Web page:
One wouldn’t imagine the frat boy charm and Adonis perfection of Chris Evans to translate into him being a savvy director-producer, yet Before We Go offers proof that there is more than just a pretty face to the actor. With comparisons made to the dialogue-driven style of Richard Linklater’s Before Sunrise, it’s clear that Before We Go isn’t your conventional tale of romance.
As Nick Vaughan (Evans) whiles away the night by playing his trumpet in Grand Central Station to avoid going to a wedding reception where he knows his ex-girlfriend, Hannah (Emma Fitzpatrick), will be, he sees a frantic, yuppie-looking sort of woman rushing to the track to catch the last 1:30 train (incidentally, what the name of the movie was going to be called initially). Instantly intrigued by what her back story could be, Nick is drawn to her as she returns back to the main area of the station after missing the train. The janitor tells her Grand Central won’t open until 5 a.m. and that she has to clear out until then. Waiting outside the building like a lost dog, Nick tries to help her by getting her a cab to take her to Boston or New Haven, but the fee is $1,000. The arguing between Nick and this as of yet unnamed stranger sends the cab driver away, and leads the woman to insist she doesn’t need Nick’s help. She then walks down an alley by herself only to come across three drunk, sketchy sort of men. Her fear is quelled when Nick sidles up to her and loudly states, “Sorry I’m late honey.” Relieved, she apologizes for how she acted and tells him her name is Carrie (Alice Eve).
She explains that she has to get back to Boston as soon as possible, but won’t fully divulge why. Because her purse was stolen at a bar, she has no way of paying her way back or contacting anyone who can help her. Eager to evade his own problems, Nick offers his assistance and says that they should go back to the bar she was at to try to see if the thief dumped the purse and just took the cash (which, of course, never happens anymore). And so, like Jesse and Celine, the two get to know one another quickly as they wander through New York on their quest. Nick is in New York for an audition with a famous jazz artist and took it as a sign that he was meant to re-encounter his ex. Carrie, who by now has confessed that her real name is Brooke and that she used a fake name from Sex and the City because she didn’t trust him, insists that they should go to the reception and she can pretend to be his date. This is after the bartender at the bar gives them an address for the thieves who stole her Prada bag. Nick goes into the building by himself and has the bag within his reach, but when Brooke sends the cops to the door, he gets punched in the face and the criminals flee.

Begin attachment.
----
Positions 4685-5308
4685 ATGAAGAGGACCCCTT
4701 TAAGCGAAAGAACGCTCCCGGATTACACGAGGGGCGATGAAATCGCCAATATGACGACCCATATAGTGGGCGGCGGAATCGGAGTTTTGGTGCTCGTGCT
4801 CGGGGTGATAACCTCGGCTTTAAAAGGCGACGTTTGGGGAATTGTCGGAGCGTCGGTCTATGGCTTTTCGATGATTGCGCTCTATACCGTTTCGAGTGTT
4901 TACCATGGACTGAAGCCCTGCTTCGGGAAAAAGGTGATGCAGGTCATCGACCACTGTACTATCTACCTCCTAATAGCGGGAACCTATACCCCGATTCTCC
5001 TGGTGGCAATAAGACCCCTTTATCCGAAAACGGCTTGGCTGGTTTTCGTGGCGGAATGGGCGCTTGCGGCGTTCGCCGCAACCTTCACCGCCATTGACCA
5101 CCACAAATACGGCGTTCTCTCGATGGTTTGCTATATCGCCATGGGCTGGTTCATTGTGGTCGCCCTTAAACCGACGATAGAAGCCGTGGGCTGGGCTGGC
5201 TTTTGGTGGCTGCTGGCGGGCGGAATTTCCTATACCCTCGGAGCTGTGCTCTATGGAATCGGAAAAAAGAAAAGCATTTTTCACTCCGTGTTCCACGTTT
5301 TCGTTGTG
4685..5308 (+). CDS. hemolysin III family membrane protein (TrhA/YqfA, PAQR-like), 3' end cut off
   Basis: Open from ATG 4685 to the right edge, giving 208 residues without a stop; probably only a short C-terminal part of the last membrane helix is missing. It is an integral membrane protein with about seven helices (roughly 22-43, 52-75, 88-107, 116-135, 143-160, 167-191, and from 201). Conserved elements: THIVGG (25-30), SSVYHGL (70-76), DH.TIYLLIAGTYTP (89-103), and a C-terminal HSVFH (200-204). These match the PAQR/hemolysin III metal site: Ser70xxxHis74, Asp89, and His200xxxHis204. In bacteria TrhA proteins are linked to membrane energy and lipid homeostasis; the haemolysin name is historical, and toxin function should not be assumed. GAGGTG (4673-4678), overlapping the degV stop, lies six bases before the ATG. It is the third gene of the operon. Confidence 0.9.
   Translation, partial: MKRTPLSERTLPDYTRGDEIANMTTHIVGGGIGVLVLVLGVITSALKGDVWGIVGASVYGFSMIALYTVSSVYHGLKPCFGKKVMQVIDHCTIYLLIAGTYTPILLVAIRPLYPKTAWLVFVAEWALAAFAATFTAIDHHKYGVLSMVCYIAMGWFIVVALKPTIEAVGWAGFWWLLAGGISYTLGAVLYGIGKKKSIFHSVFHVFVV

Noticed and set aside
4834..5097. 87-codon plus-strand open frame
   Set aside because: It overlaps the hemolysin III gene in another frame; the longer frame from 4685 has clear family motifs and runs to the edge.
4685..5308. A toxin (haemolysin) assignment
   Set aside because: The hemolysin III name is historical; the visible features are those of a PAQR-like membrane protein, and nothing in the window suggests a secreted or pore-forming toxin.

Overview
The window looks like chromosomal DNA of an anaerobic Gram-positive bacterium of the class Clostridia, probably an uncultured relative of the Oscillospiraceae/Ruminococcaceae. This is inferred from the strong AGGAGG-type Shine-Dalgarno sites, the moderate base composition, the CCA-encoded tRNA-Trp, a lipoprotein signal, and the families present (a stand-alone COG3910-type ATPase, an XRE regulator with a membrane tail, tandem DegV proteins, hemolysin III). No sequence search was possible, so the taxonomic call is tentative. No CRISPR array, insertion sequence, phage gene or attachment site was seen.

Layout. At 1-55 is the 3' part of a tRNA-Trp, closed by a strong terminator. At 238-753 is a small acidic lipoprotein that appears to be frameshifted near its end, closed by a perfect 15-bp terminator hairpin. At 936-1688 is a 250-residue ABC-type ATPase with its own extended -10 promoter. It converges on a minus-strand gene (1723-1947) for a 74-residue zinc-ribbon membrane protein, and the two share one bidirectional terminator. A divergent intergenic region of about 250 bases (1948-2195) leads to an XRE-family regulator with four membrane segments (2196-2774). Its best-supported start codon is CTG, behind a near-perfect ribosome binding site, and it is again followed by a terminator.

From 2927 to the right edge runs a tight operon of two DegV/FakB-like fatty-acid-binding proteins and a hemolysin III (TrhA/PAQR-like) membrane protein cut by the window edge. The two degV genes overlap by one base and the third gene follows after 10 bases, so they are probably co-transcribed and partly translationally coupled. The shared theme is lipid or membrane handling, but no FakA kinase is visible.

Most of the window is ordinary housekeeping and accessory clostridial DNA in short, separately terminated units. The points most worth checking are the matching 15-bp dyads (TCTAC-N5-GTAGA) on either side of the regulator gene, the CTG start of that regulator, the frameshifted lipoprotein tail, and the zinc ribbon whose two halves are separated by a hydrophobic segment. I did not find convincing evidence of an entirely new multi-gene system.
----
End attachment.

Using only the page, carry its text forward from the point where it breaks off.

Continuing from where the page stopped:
Contrite for having ruined Nick’s chance at getting her purse, Brooke is adamant that they go to the reception, but not before she makes a phone call to her husband in Atlanta, who says he’s coming home earlier than expected, and that he’ll be back in Boston by 8 a.m. She hangs up the phone with a heavy heart and heads to the address Nick’s friend, Danny (Mark Kassen), gave him. When they arrive, it turns out to be the wrong place, but before they leave, an authoritative man who seems to be in charge of the entertainment yells at them for being late and demands to know where the rest of the band is. Not wanting to pass up the chance to make $500 that will help Brooke get home, Nick claims Brooke is a singer and that he accompanies her on trumpet (earlier Brooke had mentioned a story of how she sang “My Funny Valentine” at summer camp to a crush of hers before digressing into Right Said Fred’s “I’m Too Sexy”). And so, with nothing to lose they take the stage for a soulful rendition of “My Funny Valentine.” At the end, the real band shows up and Nick and Brooke are forced to leave without the money.